Should Christians read through or seek to read through the Bible in a year (or two years, etc.)? Some Christians say yes, and others say no.
Regarding this controversy, I have not known or met a Christian or minister who regularly reads through the Bible and questions the validity or worth of this habit. Besides, I observed that the overwhelming majority of believers want to read through the Bible; they somehow know it is a good thing to do or have been told it is. But many fail miserably to do so year after year.
We will briefly review three common objections to this commendable Christian habit. But first, we must clarify the distinction between obstacles and objections.
Obstacles Versus Objections
Reading the scriptures has many challenges; additionally, reading the Bible in a year has more potential problems. However, we must clearly distinguish between the difficulties of reading the scriptures(obstacles) from the arguments against seeking to read through in a year(objections).
Though reading through the Bible is challenging, we must not reject or resist the idea simply because it is difficult. By the way, what aspect of Christianity comes easy to our flesh—praying daily? Surrounding our will to God?
The difficulty is not a valid contrary argument
Many of the objections I often hear or read are from sincere brethren who have attempted to read through the Bible but failed because of one or more challenges.
If you doubt what I just started, do a quick online search and read the stories of those who object to regularly reading through the Bible in a year. Therefore, we must not equate challenges to reading the entire scripture to arguments against doing so.
Haven established the necessity of distinguishing obstacles from objections, we will briefly review three common arguments against the habit of reading through the Bible in one year:
- It is not an explicit divine command in the Bible
- In-depth Bible study is better than rushed reading
- Attempting to read through the Bible in a year is mission impossible for most Christians.
1. It is not an explicit divine command
God has commanded us to read His Book, but he did not tell us to read it through each year. God rarely gives us such direct commands with a strict formula for doing things in the New Testament.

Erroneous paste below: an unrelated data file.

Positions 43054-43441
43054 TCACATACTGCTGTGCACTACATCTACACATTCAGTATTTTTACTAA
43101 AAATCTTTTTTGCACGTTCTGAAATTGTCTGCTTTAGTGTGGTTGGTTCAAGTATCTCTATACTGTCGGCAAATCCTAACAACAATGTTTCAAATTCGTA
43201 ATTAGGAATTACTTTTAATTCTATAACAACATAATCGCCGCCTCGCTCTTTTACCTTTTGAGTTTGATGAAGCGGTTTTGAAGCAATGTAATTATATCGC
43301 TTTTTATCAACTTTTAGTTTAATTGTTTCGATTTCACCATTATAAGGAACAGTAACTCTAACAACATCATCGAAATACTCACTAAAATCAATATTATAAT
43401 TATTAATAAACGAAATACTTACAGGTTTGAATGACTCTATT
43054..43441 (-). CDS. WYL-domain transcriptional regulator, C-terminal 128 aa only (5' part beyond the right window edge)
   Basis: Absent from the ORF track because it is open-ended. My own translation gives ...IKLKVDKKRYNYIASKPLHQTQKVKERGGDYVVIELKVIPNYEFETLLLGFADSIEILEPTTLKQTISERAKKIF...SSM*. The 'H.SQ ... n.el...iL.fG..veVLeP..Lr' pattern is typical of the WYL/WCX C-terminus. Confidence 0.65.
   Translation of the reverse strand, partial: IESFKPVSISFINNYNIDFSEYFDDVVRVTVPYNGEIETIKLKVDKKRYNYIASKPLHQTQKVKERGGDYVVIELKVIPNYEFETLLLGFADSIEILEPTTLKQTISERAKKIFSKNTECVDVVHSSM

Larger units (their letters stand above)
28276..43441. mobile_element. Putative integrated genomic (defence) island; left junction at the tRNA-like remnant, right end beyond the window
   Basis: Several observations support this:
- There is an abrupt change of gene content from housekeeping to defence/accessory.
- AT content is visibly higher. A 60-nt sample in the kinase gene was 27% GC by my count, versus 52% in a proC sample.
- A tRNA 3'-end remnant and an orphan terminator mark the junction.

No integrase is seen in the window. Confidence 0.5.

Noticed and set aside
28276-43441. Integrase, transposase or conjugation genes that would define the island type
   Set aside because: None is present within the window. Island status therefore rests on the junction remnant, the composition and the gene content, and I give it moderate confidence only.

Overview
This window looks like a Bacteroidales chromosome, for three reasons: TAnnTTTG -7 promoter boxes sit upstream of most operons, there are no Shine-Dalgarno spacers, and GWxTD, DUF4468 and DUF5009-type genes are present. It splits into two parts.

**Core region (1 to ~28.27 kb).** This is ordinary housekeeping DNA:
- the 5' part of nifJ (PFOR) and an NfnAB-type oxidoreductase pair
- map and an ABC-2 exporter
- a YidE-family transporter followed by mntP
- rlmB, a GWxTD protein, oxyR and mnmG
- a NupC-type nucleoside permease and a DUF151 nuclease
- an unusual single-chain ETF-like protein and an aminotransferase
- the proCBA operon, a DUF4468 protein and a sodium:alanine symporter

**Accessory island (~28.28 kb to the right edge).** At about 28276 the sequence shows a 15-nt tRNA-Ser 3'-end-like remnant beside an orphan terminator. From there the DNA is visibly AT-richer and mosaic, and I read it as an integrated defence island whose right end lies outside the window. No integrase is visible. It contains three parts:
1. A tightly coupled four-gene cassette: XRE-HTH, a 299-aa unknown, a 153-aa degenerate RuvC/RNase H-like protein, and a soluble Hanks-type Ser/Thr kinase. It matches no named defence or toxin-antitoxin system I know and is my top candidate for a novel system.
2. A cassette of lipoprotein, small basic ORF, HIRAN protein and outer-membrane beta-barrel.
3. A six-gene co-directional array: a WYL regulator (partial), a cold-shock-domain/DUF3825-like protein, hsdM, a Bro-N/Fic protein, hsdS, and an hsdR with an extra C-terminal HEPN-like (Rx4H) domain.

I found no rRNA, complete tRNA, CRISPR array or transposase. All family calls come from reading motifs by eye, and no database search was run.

And I am so glad He never does so. Otherwise, our flesh, so apt in creating religious practices and legalism, will quickly make a religion out of it.
A command to read but not how
Had God commanded us to read through the Bible every year, we would likely begin judging our worth based on how faithfully we have obeyed this command and possibly think we are better than those who do not read through the scriptures in a year.
Our flesh seems to have an insatiable craving for observing religious rules and laws.
The Spirit will Guide
Though the Lord did not give us an exact formula to read the Bible, He did give us His Spirit to guide us in wisdom to know how. We see this truth in other aspects of our Christian walk.
Consider the widely accepted Methods of Bible study. How many of you have questioned the acceptability of the methods in Rick Warren’s Bible Study Methods book or the five steps of the inductive process in Bauer and Traina’s Book “Inductive Bible Study” because these methods are not explicitly stated in the Bible?
Godly wisdom through Godly people
God’s wisdom working in His people over two thousand years has taught us the hows of effective Bible study or personal prayer. So if you are looking for a commandment in scripture to read through the Bible every year, you will find none. Perhaps the Lord purposefully did not give us such formulaic orders for the reasons just mentioned above—our inordinate aptitude to create our religion out of His commandments.
Rick Warran’s Book is an excellent resource for beginners; Bauer & Traina’s is geared towards those in ministry or seminary but can be read and understood by anyone. I recommended these books. Links are not affiliate or paid links.
Just as the Books of the Bible were chosen by God’s Spirit working through the godly men who accepted the sixty-six books of the Bible and rejected others or who invented the five steps of the Inductive Bible Study, so godly men and women over the years have recognized and recommended reading through the Bible regularly for its pronounced spiritual benefits.
2. In-depth Bible study is better than rushed reading
Many believers object to reading through the Bible in a year, arguing that doing so is rushed and does not allow them to study any of the passages in detail. This argument appears valid, sound, and acceptable; however, a closer look reveals its pitfalls.
The Buffet Illustration
A real-life illustration will unveil the pertinent problems with this argument. Consider that you were invited to a buffet table with most of your favorite dishes. At the buffet table, your server tells you to sample everything on the table before settling down to have your fill of what you liked most for the evening.
Imagine telling the server: “no, it is of no value seeing everything on the Buffet or sampling them. I want to eat the first dish I see until I am full.” How would you respond to this unusual plea if you were the server?